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Tackling the Test: Begin with the End in Mind

Help students prep for state testing with these test prep review ideas

Avoid the stress of testing and create an actionable plan to prepare for the testing in August, rather than April.

After the bliss of Spring Break, the rude arrival of testing season can seem like a slap in the face. Short  and painful test sessions that stress your kids and kill your enthusiasm for the test. Imagine a world where the test is just an opportunity to show what you know and how smart you have gotten over the year. The best way to do this, as I learn from Stephen Covey, Begin with the End in Mind. If I already know testing is going to be a painful experience, I am going to work to proactively prevent that.

Problems with Pacing
Last weekend, I presented a session on preparing for the test with a small group of first year teachers. As we were walking through the testing blueprints, we discovered a serious pacing problem for our students. In our district, the pacing guides and standards are set by the district. This was so helpful to the new teachers I support, but unfortunately is negatively impacting their students preparation for the test.  Geometric and Measurement Concepts comprise 38-39 percent of the third grade test, but according to the district pacing guide, they are just NOW teaching these objectives, with 10 days left until test time. This isn't the time I would want to be teaching new concepts to little overloaded brains.

Instead of beleaguering the point and wailing in despair, these were the steps I told them to use to prepare and be proactive in the future.

Proactive Next Steps:
  • Next Year Preparation: I would encourage the new teachers to take this planning discrepancy into account when planning their unit calendars. Bring all discrepancies to the attention of your instructional coach/principal to see if there is a bigger solution for your entire grade level/school. Some schools might not like ending specific instruction two months before school is out, but I would argue the need for increased remediation and preparation for the next grade. For example, after the test, I would work until mastery of all multiplication and division facts to ensure students are prepared for fourth grade objectives. You could simply have a meeting with the next grade level team for them to give specific objectives that students have traditionally come to them lacking.
  • Develop specific objective mastery sheets: Begin identifying the core standard and what students have to know and do in order to be proficient. I created a google doc that outlined the objective, sample items, and what students would have to know and do to show mastery. The main issue I found was that first year teachers had an understanding of an objective in a general sense but had trouble articulating the underlying skills students needed to show mastery. I also saw teachers who had only experienced an objective the way that they had learned it in school and could not translate the method to today's Common Core standards.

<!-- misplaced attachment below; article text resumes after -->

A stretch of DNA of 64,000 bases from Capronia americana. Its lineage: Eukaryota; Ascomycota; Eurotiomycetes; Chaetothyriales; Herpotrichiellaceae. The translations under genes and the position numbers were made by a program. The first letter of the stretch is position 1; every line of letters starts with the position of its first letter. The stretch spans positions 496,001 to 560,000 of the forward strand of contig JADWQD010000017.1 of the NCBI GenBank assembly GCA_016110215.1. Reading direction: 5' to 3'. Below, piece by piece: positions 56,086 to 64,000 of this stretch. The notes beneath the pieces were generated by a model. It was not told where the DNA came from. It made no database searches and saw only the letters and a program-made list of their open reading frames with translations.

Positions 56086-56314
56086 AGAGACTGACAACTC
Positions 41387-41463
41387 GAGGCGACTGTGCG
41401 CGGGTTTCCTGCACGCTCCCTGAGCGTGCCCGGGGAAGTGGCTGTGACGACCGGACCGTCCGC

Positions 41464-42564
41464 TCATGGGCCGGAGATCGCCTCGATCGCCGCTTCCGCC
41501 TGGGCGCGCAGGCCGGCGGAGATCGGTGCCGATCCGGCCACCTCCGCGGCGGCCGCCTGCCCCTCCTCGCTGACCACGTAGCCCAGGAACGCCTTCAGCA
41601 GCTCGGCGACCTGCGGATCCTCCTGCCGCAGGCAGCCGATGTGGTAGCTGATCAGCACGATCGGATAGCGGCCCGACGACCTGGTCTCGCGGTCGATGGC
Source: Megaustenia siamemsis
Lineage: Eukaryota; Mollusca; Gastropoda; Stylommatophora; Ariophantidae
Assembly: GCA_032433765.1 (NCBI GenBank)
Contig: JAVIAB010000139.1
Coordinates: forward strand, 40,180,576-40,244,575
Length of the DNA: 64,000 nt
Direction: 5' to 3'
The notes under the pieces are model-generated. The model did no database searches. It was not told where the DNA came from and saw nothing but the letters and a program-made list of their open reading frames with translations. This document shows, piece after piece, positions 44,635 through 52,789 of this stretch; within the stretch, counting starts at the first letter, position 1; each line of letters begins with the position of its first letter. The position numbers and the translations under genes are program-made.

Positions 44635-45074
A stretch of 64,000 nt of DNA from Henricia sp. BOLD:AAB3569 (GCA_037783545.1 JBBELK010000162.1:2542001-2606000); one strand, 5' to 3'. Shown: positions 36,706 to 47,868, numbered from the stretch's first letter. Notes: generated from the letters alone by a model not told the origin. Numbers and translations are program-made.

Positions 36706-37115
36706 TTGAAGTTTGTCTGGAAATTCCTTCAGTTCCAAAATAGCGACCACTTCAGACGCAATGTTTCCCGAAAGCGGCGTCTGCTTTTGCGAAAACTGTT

• Build strong units: With stronger objective mastery, it is easier to identify which resources will drive your students forward and which will just fill time.  Strong objective mastery helps you to assess the rigor of the assessments and activities you place in front of students.  This allows you to build strong units that will stand the test of time and be able to be used again and again for future students. The only caveat here is that it be the foundation for your units and that you evaluate them at the end to see how well they prepared your students for success. Over time, this will allow you to build out more differentiation activities and assessments to truly reach all of your learners.
  • Build in test prep practice: When introducing an objective, present the accompanying multiple choice item to have students see what it will look like on the test. Also, make as many connections between the objective and real life to help your students see the relevance beyond just a test problem.
  • Create pre- and post- tests for heavily tested items:  Make an additional multiple choice test for objectives that frequently show up on the test. Identify 5 pre-test and 5 post-test problems to assess how students would perform on a multiple choice assessment.

Even if testing is looming and lurking around the corner, store this little nugget for the summer so you can be proactive and avoid this situation in the future. 

Hope these tips helped! For the free worksheets, click here.


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